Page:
February 25, 2008

The Audacity of Hope

Despite no publicly-reported plots or arrests related to threats against the life of Democratic Presidential candidate Barack Obama, the media keeps hoping to make his possible assassination an issue:

There is a hushed worry on the minds of many supporters of Senator Barack Obama, echoing in conversations from state to state, rally to rally: Will he be safe?

In Colorado, two sisters say they pray daily for his safety. In New Mexico, a daughter says she persuaded her mother to still vote for Mr. Obama, even though the mother feared that winning would put him in danger. And at a rally here, a woman expressed worries that a message of hope and change, in addition to his race, made him more vulnerable to violence.

"I've got the best protection in the world," Mr. Obama, of Illinois, said in an interview, reprising a line he tells supporters who raise the issue with him. "So stop worrying."

Yet worry they do, with the spring of 1968 seared into their memories, when the Rev. Dr. Martin Luther King Jr. and Senator Robert F. Kennedy were assassinated in a span of two months.

We've covered this ground before. An Obama assassination fantasy seems to primarily be a media construct.

Spreading paranoid assassination fantasies has become something of a cottage industry among certain segments of the media and far left blogosphere, where at least one unhinged blogger has already determined that Halliburton and Blackwater are guilty of the crime.

The people who write these assassination fantasies are not worried that Obama will be targeted. There are far more worried that he will not be assassinated, and thus live to not meet to the impossibly high expectations he and his supporters have built for his campaign and his candidacy.

Obama the candidate is far more a myth than a man, and as he takes a commanding lead in the Democratic nominating process, his actual positions, record, and experience show him to be a strawman of good intentions and precious little substance. Even his cult-like followers know deep-down that no one person can live up to the fantasy they have constructed around his name, and so in dark places they do not publicly want to address, they want want an escape from the inevitable and all-too-human let-down that he, as a real flesh-and-blood man, will be.

For some, an assassination fantasy is that escape mechanism.

It is far easier for people to live with a memory of what might have been, than face the bitter truth of a candidate that has remarkable communicative abilities, but a radical political philosophy that will wilt under the scrutiny of the moderate middle in a general election.

A martyred ideal is far more useful to some than a flawed candidate, and so be prepared to see more such "trigger" stories as we get closer the the election, but don't expect to see him fall or to even be targeted for his ideas. Obama is an unlikely target for a political assassination precisely because he promises so little in substance. He can be beaten by ballot far more easily than by bullet, a political calculus even radical fringe groups easily recognize.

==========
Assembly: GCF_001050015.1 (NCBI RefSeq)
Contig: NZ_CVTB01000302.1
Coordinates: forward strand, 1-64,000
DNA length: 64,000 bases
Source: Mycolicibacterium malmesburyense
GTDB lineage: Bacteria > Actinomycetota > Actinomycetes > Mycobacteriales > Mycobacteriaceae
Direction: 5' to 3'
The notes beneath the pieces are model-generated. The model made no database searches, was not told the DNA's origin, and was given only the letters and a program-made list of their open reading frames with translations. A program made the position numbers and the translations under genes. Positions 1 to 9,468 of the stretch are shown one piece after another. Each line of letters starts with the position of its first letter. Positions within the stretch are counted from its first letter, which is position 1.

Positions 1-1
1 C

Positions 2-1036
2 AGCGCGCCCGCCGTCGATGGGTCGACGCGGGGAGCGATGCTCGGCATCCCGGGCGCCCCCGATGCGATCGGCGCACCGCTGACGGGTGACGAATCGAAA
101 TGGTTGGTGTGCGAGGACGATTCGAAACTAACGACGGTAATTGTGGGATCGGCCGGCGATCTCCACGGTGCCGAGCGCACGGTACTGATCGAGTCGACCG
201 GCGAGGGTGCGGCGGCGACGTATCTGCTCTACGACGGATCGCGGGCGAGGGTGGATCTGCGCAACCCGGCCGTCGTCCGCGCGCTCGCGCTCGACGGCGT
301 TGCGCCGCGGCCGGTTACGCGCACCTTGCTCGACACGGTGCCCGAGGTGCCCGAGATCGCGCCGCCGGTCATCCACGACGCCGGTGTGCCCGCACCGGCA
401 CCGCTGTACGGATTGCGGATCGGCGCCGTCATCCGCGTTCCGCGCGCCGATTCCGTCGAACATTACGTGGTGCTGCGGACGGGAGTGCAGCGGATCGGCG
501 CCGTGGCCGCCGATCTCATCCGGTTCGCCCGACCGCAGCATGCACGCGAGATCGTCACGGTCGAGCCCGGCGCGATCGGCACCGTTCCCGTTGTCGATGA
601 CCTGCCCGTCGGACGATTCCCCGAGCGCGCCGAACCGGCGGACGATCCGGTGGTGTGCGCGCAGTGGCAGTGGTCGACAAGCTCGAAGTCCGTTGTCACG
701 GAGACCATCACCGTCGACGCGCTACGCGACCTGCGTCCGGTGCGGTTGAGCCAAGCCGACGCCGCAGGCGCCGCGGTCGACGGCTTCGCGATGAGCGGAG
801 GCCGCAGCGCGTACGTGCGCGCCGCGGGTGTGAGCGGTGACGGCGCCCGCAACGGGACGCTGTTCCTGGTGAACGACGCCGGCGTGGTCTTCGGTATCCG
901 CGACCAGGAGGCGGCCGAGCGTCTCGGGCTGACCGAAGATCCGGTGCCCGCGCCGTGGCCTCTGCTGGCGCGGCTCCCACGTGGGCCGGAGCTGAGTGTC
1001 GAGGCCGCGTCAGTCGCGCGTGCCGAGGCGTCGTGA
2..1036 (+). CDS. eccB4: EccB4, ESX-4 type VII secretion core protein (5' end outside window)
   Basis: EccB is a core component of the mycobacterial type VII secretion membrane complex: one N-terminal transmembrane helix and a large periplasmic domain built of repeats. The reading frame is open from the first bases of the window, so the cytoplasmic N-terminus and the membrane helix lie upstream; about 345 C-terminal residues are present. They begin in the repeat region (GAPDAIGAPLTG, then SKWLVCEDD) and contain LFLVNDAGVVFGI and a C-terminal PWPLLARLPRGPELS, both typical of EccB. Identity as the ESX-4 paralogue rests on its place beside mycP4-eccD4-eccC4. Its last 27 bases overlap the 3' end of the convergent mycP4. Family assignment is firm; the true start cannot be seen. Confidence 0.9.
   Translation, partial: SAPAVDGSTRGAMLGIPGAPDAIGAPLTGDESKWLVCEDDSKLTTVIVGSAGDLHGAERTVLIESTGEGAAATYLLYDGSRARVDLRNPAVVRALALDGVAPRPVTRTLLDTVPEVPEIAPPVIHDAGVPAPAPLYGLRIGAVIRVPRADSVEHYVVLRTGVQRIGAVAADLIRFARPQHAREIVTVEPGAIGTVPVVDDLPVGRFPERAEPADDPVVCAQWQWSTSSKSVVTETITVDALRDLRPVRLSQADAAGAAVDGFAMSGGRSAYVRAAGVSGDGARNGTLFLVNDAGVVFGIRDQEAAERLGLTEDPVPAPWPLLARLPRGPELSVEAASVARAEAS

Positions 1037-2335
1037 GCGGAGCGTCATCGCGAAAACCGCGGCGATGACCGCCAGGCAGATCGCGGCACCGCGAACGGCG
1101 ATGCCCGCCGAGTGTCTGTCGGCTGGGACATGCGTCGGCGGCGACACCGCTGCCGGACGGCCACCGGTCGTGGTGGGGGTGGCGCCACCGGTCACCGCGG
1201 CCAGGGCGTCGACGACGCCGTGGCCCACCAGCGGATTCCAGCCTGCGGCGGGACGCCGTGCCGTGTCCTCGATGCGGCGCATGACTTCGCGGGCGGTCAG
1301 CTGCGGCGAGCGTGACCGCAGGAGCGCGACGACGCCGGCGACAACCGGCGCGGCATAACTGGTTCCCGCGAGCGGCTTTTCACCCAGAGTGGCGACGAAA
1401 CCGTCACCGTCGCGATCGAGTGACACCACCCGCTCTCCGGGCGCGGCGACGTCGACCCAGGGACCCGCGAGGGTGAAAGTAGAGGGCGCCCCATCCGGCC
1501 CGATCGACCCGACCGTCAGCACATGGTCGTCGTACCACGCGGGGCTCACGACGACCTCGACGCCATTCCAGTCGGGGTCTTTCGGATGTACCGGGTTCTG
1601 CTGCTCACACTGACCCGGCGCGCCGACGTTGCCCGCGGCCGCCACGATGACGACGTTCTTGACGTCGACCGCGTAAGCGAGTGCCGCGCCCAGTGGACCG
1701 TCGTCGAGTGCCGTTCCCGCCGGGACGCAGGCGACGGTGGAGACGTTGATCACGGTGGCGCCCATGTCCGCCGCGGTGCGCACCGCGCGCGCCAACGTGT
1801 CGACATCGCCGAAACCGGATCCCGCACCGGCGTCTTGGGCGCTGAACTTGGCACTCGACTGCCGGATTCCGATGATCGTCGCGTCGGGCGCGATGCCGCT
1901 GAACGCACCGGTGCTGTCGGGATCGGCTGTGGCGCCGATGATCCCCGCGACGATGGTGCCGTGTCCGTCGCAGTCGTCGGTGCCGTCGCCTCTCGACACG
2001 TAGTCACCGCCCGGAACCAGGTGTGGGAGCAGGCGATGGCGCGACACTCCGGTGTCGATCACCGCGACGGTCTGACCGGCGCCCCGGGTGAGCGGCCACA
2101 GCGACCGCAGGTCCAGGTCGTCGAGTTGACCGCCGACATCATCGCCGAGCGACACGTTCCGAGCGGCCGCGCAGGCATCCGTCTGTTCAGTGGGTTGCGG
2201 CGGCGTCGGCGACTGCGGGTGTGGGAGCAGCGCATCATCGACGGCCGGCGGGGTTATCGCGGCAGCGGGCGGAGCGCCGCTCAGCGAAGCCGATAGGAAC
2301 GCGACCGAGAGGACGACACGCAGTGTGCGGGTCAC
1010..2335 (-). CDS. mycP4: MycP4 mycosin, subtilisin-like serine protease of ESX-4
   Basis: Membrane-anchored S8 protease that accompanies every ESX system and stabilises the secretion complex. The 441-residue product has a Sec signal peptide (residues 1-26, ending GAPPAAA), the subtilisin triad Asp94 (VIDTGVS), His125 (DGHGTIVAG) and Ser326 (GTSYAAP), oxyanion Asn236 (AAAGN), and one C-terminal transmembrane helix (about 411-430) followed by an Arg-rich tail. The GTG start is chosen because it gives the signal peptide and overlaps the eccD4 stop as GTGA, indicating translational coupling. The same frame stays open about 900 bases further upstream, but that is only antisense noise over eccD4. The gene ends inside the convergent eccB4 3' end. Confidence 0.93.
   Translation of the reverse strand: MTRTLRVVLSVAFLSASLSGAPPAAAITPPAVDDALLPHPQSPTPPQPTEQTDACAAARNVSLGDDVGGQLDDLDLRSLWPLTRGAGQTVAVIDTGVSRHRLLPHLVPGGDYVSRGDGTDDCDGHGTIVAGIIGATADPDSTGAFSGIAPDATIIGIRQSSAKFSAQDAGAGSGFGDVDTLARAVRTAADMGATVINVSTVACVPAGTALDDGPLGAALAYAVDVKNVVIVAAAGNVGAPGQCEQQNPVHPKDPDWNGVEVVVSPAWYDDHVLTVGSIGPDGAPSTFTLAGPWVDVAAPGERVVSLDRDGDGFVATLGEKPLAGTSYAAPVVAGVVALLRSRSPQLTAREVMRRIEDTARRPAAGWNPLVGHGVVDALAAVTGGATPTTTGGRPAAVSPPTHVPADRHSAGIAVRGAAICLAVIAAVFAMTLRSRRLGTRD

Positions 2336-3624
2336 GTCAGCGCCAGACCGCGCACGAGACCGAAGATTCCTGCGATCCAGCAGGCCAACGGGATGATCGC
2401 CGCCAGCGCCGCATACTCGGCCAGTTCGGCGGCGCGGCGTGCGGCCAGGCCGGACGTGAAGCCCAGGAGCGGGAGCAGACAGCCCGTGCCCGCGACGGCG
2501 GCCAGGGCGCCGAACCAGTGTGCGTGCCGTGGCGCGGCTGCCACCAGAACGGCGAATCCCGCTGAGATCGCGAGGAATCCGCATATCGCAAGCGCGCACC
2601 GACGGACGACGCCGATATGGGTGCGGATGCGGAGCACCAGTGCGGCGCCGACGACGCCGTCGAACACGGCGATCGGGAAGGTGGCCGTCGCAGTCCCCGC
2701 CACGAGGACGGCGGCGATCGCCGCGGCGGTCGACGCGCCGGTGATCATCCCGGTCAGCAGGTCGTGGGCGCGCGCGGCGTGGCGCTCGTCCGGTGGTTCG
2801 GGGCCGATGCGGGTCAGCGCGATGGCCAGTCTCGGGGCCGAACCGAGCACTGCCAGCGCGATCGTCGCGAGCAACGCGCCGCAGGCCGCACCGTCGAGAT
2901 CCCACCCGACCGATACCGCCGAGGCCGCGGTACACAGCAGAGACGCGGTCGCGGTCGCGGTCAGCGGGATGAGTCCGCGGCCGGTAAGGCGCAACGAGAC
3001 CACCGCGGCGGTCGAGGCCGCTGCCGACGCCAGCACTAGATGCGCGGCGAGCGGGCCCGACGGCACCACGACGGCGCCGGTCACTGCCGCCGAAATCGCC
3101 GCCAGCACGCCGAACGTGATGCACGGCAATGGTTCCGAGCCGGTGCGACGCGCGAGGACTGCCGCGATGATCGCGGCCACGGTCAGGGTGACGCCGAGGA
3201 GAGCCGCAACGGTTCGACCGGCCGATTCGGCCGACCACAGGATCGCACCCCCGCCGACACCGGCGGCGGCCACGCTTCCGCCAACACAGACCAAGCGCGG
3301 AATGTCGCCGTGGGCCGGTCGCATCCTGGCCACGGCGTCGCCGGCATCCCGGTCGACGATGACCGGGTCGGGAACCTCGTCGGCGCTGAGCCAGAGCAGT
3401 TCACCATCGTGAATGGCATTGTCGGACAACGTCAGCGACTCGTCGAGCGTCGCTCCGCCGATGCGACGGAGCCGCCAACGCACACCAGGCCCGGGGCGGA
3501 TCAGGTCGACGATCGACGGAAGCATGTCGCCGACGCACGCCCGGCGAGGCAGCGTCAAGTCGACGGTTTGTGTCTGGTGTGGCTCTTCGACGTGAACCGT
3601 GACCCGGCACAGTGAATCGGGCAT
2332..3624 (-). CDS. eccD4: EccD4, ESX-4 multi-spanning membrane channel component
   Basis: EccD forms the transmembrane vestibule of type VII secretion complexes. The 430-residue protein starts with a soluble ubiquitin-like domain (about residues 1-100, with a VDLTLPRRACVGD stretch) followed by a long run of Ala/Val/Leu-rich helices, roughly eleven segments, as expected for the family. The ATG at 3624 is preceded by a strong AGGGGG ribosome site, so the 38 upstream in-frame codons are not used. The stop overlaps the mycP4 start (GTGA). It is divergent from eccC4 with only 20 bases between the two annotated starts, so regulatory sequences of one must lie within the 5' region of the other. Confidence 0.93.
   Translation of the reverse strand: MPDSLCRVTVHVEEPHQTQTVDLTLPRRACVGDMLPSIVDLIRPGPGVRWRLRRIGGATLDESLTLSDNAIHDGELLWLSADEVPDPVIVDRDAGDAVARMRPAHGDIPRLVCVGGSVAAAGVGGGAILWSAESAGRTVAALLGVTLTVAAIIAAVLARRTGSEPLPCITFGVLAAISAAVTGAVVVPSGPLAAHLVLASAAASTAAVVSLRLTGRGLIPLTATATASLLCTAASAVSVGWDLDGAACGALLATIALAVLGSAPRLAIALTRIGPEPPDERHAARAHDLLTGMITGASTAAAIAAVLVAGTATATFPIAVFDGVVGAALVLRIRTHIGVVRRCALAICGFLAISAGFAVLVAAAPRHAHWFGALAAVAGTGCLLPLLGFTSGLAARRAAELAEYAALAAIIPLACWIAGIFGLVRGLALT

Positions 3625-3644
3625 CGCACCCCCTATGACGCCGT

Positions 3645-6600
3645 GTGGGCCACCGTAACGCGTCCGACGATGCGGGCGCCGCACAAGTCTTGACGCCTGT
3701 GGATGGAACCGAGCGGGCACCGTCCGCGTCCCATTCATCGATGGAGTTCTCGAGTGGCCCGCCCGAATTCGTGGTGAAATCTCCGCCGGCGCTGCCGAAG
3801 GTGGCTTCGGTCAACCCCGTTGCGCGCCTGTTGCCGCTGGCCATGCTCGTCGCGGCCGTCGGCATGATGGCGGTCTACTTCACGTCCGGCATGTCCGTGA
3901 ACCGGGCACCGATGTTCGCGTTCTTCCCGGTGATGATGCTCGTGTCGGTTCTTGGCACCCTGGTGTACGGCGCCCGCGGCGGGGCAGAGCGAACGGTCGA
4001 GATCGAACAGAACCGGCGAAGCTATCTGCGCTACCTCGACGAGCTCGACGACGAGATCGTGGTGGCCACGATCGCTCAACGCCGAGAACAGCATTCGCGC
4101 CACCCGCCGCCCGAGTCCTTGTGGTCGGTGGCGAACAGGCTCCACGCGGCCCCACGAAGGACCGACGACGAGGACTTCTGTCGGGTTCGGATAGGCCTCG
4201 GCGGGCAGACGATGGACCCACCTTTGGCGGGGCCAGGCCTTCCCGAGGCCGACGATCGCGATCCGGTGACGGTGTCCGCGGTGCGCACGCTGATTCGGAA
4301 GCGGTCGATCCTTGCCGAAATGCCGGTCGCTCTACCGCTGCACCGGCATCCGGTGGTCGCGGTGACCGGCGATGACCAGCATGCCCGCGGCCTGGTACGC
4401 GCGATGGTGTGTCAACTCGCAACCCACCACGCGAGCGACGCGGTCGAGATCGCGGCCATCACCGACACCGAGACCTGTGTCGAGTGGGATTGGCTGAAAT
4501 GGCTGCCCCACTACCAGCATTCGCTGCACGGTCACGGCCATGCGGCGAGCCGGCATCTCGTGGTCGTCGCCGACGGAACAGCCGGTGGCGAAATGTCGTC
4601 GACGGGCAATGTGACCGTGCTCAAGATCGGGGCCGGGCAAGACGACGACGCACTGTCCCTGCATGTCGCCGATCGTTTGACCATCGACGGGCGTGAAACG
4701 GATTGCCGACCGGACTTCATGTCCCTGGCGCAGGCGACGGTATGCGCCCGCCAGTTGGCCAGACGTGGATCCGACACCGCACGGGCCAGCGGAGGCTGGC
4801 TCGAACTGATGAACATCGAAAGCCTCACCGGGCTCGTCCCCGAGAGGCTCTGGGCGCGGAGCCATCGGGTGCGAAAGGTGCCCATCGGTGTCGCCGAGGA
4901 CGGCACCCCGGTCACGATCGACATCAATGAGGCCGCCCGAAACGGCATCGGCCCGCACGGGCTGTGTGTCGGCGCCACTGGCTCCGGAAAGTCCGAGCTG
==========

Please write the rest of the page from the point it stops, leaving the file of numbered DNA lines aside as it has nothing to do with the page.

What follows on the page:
If he is targeted, it will be by another John Hinckley, Jr, someone unhinged, and perhaps driven to the crime by delusions of fame and the media's own dark "audacity of hope."

If such a tragic happening should come to pass, the media will only need to look in the mirror to find the culprit.

Posted by Confederate Yankee at February 25, 2008 11:10 AM

Bad things happen to people who get in the way of the Clinton Crime Cabal.

Posted by: SicSemperTyrannus at February 25, 2008 11:34 AM

I'd rather have a man of "precious little substance" than 8 more years of what America experienced during Bush.

I'll take "empty hope" and "change" over status quo, fear, and embarrassment. And so will millions of other proud Americans.

Obama will be President. Start getting used to it now.

Posted by: dem operative at February 25, 2008 11:44 AM

Dem operative:

You do realize that Dubya isn't running for President, right?

And therefore, Republican or Democrat, the next administration will, by definition, be different from the past 8 years?

Feel free to run against Dubya, of course. It's so much easier than actually thinking about what you're running for.

Posted by: Lurking Observer at February 25, 2008 12:06 PM

"I'll take "empty hope" and "change" over status quo ..."

This is what the Palestinians were thinking when they elected Hamas into office ... look what it got them.

It seems we have a choice between a spikey rod or a bladed rod shoved up our nethers ... either way something is getting shoved up there.

Better get used to it.

Posted by: Dan Irving at February 26, 2008 10:48 AM

A media that like the Fred Thompson campaign (R.I.P.)?

Posted by: Frederick at February 26, 2008 06:31 PM

No, more like John McCain, now that his "friends" at the NYT have turned on him like Bill Clinton on a Big Mac.

Posted by: SDN at February 26, 2008 11:28 PM